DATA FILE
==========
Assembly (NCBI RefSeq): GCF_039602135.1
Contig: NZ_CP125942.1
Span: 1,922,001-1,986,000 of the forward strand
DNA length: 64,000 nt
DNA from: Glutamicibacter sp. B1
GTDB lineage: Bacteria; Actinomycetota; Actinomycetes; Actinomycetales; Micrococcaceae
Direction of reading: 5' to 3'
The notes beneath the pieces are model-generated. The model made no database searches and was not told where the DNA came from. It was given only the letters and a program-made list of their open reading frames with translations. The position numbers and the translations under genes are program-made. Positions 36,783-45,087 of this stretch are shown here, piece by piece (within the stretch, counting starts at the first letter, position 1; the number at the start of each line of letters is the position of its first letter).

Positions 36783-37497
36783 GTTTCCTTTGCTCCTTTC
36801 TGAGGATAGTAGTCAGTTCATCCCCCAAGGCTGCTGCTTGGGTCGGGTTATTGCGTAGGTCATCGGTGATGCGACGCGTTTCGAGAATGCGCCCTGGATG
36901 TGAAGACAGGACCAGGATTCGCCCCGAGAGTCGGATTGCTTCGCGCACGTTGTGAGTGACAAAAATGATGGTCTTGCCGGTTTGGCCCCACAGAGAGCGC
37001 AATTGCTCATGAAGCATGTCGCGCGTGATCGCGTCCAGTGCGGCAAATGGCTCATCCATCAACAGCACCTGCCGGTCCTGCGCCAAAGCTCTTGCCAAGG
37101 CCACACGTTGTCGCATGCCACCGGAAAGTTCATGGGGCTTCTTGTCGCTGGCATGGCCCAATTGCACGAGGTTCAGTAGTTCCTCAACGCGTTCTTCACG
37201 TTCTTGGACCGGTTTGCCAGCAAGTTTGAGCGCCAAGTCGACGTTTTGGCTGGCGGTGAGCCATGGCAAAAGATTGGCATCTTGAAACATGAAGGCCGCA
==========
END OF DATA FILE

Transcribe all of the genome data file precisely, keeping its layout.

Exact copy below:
Assembly (NCBI RefSeq): GCF_039602135.1
Contig: NZ_CP125942.1
Span: 1,922,001-1,986,000 of the forward strand
DNA length: 64,000 nt
DNA from: Glutamicibacter sp. B1
GTDB lineage: Bacteria; Actinomycetota; Actinomycetes; Actinomycetales; Micrococcaceae
Direction of reading: 5' to 3'
The notes beneath the pieces are model-generated. The model made no database searches and was not told where the DNA came from. It was given only the letters and a program-made list of their open reading frames with translations. The position numbers and the translations under genes are program-made. Positions 36,783-45,087 of this stretch are shown here, piece by piece (within the stretch, counting starts at the first letter, position 1; the number at the start of each line of letters is the position of its first letter).

Positions 36783-37497
36783 GTTTCCTTTGCTCCTTTC
36801 TGAGGATAGTAGTCAGTTCATCCCCCAAGGCTGCTGCTTGGGTCGGGTTATTGCGTAGGTCATCGGTGATGCGACGCGTTTCGAGAATGCGCCCTGGATG
36901 TGAAGACAGGACCAGGATTCGCCCCGAGAGTCGGATTGCTTCGCGCACGTTGTGAGTGACAAAAATGATGGTCTTGCCGGTTTGGCCCCACAGAGAGCGC
37001 AATTGCTCATGAAGCATGTCGCGCGTGATCGCGTCCAGTGCGGCAAATGGCTCATCCATCAACAGCACCTGCCGGTCCTGCGCCAAAGCTCTTGCCAAGG
37101 CCACACGTTGTCGCATGCCACCGGAAAGTTCATGGGGCTTCTTGTCGCTGGCATGGCCCAATTGCACGAGGTTCAGTAGTTCCTCAACGCGTTCTTCACG
37201 TTCTTGGACCGGTTTGCCAGCAAGTTTGAGCGCCAAGTCGACGTTTTGGCTGGCGGTGAGCCATGGCAAAAGATTGGCATCTTGAAACATGAAGGCCGCA